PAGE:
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For the first time in 20 years Israel will build a new settlement in the West Bank

Prime Minister Benjamin Netanyahu said that new settlements would be created for the families.

A settler being led away by police at a protest this morning.
A settler being led away by police at a protest this morning.
Image: Oded Balilty AP/Press Association Images

THE ISRAELI GOVERNMENT has unveiled plans for 3,000 new homes in the West Bank, as Prime Minister Benjamin Netanyahu welcomes the softer stance adopted by President Donald Trump to the region’s political turmoil.

When announcing the latest round of new settlements, Defence Minister Avigdor Lieberman said Israel was entering a “new era” in which settlement building would return to normal.

All Israeli settlements are illegal under international law, with much of the international community seeing them as a major obstacle to peace as they are built on land the Palestinians see as part of their future state.

The announcements have deeply concerned those seeking to salvage a two-state solution to the Israeli-Palestinian conflict.

EU foreign policy chief Federica Mogherini warned yesterday that the quickening expansion of Jewish settlements risked making a two-state solution to the Middle East conflict impossible.

In a telling break with the Obama administration, Trump’s White House has not condemned Israel’s settlement expansion.

Israel has now approved more than 6,000 new homes for settlers since Trump took office.

The news came as Israeli police moved to follow a court order to remove settlers from the Amona West Bank outpost. This is despite attempts by the government to overturn the court ruling for the last few months.

Yesterday, police managed to remove all but one of the 42 families living in the Amona outpost near Ramallah in line with a High Court order that found that it was built illegally on private Palestinian land.

Today, large numbers of police moved in to evict the last remaining family, carrying them and supporters out of a house one by one with the mother screaming loudly as she was dragged away, an AFP correspondent reported.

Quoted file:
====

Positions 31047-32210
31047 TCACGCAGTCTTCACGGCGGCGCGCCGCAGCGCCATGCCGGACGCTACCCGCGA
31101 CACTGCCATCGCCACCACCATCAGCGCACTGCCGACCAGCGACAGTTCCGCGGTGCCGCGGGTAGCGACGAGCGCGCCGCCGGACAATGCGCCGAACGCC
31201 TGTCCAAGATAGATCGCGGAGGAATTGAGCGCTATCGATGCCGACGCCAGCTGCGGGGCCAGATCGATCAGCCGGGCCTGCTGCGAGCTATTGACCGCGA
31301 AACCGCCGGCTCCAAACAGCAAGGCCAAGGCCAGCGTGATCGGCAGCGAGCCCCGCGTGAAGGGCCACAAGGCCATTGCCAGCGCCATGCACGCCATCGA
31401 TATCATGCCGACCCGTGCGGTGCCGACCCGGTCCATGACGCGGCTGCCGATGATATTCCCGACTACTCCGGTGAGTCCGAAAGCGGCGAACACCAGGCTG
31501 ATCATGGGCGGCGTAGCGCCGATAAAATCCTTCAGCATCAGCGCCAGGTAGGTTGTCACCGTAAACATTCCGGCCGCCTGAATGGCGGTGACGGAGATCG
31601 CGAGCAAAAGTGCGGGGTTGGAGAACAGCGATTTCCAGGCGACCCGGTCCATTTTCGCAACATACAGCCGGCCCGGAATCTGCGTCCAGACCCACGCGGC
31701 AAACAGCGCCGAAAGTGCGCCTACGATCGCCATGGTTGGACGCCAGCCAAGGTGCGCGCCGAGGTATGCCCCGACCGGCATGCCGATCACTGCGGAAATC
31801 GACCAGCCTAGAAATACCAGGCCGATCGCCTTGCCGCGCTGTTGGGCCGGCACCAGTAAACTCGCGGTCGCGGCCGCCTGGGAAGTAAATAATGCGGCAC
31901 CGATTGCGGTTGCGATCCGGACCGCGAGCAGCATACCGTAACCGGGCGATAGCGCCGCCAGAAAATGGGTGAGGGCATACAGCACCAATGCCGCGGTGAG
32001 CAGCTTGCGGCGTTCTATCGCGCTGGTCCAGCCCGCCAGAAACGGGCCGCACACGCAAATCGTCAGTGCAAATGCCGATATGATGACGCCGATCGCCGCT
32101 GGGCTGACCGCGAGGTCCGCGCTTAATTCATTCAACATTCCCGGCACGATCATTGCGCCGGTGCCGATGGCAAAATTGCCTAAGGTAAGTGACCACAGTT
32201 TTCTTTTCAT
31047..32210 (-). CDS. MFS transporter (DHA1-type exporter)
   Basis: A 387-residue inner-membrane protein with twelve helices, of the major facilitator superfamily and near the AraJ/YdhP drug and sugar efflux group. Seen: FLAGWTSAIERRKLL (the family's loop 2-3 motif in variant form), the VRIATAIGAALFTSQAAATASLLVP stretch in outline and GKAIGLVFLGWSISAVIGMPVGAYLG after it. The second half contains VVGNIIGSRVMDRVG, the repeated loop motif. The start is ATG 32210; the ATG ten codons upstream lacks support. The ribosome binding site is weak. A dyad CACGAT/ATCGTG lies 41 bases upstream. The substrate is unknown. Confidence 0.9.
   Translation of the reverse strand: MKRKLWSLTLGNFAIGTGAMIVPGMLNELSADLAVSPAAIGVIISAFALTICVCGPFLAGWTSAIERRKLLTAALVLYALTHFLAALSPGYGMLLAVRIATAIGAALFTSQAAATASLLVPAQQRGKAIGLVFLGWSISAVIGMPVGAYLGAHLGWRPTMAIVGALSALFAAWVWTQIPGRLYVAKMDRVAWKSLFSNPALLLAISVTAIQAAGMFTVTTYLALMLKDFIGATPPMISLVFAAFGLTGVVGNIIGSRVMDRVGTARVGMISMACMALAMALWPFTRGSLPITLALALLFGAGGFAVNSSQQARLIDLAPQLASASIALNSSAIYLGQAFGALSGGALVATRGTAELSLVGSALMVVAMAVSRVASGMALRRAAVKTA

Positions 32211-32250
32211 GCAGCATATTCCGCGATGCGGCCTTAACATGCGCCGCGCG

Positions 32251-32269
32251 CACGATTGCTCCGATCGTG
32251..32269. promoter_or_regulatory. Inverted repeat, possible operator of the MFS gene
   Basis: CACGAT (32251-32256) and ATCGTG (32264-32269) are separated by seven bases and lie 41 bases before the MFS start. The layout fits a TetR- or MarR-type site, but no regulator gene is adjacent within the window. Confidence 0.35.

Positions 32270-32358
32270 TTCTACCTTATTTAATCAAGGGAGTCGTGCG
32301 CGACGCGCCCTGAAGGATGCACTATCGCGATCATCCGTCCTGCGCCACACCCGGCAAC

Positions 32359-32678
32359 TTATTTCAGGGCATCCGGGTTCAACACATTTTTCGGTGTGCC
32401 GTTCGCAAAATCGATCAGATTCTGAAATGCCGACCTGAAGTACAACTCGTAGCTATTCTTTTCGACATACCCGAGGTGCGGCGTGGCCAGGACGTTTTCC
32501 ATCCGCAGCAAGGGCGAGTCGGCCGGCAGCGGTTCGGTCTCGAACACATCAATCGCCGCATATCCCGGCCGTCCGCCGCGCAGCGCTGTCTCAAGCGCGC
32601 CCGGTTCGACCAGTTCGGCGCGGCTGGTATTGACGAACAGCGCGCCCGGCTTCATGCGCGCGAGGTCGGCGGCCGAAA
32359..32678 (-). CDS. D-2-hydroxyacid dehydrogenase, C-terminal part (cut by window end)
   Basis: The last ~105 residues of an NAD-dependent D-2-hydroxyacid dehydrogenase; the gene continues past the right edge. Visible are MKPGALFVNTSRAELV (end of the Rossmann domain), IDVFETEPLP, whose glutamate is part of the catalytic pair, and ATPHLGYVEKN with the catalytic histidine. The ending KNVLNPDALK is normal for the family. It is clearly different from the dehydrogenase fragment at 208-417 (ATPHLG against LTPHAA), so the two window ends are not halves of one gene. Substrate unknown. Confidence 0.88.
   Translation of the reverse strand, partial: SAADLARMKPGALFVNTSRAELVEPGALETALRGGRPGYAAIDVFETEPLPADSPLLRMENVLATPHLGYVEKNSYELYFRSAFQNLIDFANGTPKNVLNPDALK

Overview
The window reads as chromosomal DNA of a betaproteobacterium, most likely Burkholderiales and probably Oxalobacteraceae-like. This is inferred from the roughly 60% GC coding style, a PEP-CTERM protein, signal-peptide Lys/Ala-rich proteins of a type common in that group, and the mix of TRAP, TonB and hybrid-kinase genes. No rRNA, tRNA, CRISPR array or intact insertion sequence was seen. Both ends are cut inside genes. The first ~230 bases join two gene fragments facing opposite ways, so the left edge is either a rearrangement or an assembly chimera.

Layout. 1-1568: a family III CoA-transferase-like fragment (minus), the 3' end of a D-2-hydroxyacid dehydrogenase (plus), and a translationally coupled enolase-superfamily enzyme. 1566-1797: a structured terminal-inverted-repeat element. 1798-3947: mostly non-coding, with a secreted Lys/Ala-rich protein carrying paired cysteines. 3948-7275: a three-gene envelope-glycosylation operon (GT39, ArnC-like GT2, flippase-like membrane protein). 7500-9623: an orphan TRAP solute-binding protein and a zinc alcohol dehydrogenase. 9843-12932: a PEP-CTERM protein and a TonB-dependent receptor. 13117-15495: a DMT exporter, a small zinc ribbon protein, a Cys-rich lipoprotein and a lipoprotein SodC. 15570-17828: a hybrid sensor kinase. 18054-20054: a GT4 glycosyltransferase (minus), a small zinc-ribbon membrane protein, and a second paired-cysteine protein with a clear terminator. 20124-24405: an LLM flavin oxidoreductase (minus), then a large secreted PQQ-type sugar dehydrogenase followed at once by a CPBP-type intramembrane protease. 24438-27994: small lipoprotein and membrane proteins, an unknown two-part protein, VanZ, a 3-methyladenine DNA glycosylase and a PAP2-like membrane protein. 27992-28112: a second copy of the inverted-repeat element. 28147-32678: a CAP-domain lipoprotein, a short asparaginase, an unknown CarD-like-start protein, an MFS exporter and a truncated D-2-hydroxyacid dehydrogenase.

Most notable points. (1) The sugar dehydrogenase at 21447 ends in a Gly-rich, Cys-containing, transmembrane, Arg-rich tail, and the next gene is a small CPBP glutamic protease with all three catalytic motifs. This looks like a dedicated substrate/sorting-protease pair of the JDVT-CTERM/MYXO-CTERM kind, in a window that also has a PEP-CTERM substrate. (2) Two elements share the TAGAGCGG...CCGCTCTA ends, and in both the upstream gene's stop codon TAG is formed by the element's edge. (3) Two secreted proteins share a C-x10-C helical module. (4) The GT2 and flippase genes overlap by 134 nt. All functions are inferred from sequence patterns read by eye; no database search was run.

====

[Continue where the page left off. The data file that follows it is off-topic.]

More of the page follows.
Police had tried to negotiate the voluntary departure of dozens of “anarchists” who had barricaded themselves inside a nearby synagogue, but entered after talks broke down.

Hundreds of far-right activists slipped past army roadblocks early yesterday in a show of support for the Amona residents.

Israel Palestinians Police scuffling with protestors at the Amona outpost yesterday Source: Ariel Schalit AP/Press Association Images

Police said they removed 800 people, making 13 arrests.

They said 24 officers sustained minor injuries in scuffles with protesters, some from rocks and glass bottles thrown at them, others with chemical burns from cleaning fluid launched by the activists.

Around 100 police were positioned today outside the synagogue wearing protective glasses with the first line of officers carrying shields.

Eliana Passentin, a spokeswoman for the Benjamin Regional Council which covers settlements, told AFP that police were being “very violent”, and “very different from yesterday.”

“We condemn violence on both sides but people here have a right for peaceful civil disobedience,” she said.

Police said they intend to finish the eviction by the end of the day, after which the defence ministry would begin to remove residents’ possessions before bulldozing the structures.

© – AFP 2017

Read: Israel announces 2,500 settler homes following Trump ‘encouragement’

Read: Hamas militants ‘pretended to be women’ online to hack Israeli soldiers’ phones

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